"By moving from one end of a nanorod to the other, or otherwise changing position, we hypothesize that electrons in one rod can influence those in neighboring rods in ways that enhance the other rods' ability to give off light," Crouch said. "We hope our findings will give insight into these nanoscale interactions, as well as helping guide future work to understand blinking in single nanoparticles."
As nanorods can be an order of magnitude smaller than a cell, but can emit a signal that can be relatively easily seen under a microscope, they have been long considered as potential biomarkers. Their inconsistent pattern of illumination, however, has limited their usefulness.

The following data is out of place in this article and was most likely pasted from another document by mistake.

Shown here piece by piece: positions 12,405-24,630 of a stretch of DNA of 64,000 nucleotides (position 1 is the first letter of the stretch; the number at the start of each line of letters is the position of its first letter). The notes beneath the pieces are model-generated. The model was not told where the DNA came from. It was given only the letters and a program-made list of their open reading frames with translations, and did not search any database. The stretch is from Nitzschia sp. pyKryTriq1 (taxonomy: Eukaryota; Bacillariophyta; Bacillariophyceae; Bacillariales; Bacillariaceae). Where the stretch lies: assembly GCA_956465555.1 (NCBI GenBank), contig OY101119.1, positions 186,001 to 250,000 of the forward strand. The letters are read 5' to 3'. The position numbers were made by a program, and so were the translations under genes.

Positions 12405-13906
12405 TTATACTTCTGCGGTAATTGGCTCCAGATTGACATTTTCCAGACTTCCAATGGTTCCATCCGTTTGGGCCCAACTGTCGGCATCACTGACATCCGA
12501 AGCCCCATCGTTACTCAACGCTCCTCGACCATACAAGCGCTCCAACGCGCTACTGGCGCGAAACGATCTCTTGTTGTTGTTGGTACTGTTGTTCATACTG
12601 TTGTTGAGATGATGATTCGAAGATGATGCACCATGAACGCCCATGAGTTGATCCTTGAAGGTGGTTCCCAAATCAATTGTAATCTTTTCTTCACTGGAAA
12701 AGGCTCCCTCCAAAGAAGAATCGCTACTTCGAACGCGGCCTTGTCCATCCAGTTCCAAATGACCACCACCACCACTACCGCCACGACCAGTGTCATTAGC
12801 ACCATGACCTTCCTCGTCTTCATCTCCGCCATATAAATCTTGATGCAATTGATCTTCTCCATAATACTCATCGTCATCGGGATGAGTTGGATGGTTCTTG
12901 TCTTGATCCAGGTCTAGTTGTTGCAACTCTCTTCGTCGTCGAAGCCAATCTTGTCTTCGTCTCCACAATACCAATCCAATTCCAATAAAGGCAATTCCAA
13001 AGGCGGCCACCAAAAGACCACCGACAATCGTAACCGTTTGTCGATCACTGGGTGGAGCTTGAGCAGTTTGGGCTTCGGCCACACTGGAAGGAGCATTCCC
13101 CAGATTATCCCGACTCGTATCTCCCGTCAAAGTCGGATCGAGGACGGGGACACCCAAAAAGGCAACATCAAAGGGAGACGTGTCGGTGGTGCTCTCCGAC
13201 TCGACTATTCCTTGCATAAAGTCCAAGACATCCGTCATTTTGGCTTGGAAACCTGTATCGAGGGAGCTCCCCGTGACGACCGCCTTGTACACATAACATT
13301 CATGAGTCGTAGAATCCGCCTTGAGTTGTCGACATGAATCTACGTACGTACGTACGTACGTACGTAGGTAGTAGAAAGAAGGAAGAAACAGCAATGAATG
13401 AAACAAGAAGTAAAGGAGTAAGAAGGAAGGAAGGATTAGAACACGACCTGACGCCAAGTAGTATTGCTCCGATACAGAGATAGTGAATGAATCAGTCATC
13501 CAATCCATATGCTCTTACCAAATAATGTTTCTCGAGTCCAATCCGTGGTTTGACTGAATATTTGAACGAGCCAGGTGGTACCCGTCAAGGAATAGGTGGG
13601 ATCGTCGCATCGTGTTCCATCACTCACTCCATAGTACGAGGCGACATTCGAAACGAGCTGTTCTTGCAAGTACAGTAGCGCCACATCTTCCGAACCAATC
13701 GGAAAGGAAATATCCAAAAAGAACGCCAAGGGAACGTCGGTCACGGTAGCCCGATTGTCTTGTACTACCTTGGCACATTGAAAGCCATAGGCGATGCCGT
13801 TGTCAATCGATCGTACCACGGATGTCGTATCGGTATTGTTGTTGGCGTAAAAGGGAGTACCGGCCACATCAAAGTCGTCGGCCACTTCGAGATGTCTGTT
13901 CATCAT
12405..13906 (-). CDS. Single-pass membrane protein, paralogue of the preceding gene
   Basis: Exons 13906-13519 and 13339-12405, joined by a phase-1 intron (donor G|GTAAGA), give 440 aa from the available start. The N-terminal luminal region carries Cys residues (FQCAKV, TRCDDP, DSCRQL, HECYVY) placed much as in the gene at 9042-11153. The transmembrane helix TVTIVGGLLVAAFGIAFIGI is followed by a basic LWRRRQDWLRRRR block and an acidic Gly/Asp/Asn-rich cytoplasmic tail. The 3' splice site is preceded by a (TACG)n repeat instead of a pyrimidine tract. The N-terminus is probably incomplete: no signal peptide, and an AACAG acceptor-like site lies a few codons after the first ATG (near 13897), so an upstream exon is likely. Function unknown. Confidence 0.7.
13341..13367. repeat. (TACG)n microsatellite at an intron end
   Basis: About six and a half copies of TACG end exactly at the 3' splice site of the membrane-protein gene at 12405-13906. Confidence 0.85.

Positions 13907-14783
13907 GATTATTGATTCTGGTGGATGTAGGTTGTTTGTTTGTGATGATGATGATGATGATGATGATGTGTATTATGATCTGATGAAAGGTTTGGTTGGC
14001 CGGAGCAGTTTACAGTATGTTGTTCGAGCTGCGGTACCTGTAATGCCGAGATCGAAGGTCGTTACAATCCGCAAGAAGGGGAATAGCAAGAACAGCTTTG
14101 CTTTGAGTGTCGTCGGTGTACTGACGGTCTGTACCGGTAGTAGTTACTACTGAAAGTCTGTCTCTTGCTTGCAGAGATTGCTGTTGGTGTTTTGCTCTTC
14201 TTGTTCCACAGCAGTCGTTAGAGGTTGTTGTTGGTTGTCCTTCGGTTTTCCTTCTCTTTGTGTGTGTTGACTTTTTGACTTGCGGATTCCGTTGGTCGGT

"Biologists use semiconductor nanocrystals as fluorescent labels. One significant disadvantage is that they blink," Drndic said. "If the emission time could be extended to many minutes it makes them much more usable. With further development of the synthesis, perhaps clusters could be designed as improved labels."
Future research will use more ordered nanorod assemblies and controlled inter-particle separations to further study the details of particle interactions.
|Contact: Evan Lerner|
University of Pennsylvania